The Talking ATM: Innovation, Access and Human Rights Activism, 1984-2016
The first accessible or “talking” ATM in the world was installed October 22, 1997 at a Royal Bank of Canada (RBC) branch in Ottawa, Ontario. This was a typical machine that was retrofitted with an audio interface designed by an Ottawa company called T-Base Communications. Entrepreneur and blind-consumer activist Sharlyn Ayotte founded T-Base and worked alongside the RBC, as well as users, to ensure the design was practical. A more transparent and accessible financial sector in Canada, of which the talking ATM was just one part, was the result of over a decade of activism by people like Chris Stark and Marie Laporte-Stark. Now the talking ATM and the move toward accessible banking is recognized as a milestone in human rights in Canada.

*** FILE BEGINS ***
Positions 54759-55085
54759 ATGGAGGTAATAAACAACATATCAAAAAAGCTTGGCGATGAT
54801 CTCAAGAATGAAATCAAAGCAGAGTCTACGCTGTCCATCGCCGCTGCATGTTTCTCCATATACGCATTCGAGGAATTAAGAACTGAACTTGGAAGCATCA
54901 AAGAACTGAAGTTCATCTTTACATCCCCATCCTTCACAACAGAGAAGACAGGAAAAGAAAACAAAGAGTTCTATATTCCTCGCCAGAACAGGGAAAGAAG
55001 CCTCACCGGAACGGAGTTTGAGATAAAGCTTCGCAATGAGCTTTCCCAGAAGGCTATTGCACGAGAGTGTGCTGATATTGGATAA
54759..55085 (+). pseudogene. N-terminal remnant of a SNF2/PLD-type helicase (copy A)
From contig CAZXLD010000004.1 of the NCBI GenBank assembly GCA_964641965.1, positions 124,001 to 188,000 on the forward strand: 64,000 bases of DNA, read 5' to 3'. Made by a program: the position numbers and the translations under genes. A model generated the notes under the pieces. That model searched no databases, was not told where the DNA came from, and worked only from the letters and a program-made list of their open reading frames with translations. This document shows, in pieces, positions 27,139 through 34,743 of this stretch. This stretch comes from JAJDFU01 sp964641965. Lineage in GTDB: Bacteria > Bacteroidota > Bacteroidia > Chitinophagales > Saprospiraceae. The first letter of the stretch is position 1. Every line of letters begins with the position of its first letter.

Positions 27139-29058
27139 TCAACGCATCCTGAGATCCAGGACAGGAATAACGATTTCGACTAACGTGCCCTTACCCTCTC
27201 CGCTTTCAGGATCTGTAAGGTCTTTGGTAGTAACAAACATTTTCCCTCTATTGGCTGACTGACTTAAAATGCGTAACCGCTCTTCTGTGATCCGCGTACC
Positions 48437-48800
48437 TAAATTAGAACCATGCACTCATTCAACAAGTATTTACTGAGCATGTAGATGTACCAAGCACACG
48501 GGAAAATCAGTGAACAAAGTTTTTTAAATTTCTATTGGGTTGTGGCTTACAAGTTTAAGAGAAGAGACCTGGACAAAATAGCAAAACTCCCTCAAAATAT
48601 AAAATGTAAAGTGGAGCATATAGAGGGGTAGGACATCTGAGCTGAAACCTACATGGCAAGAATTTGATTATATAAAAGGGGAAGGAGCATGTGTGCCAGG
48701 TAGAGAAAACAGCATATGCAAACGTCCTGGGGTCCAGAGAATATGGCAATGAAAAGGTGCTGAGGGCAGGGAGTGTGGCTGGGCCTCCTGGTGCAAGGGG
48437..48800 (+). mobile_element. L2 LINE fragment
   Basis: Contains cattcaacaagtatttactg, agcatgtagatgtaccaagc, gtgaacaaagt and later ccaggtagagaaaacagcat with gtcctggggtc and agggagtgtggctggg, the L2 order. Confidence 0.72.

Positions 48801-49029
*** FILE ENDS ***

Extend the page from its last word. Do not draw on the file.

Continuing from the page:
Image description: Image of a user with his guide dog operating the first RBC “talking” ATM in 1997, embedded within the text. On the other side are images of Sharlyn Ayotte holding a red kerchief that reads “#iamyourcustomer, One Voice, More Choice”, as well as Chris and Marie Stark with their guide dogs, situated underneath an image of a contemporary accessible ATM, located at the Royal Bank of Canada branch at the corner Bank and Queen where the first talking ATM was initially installed.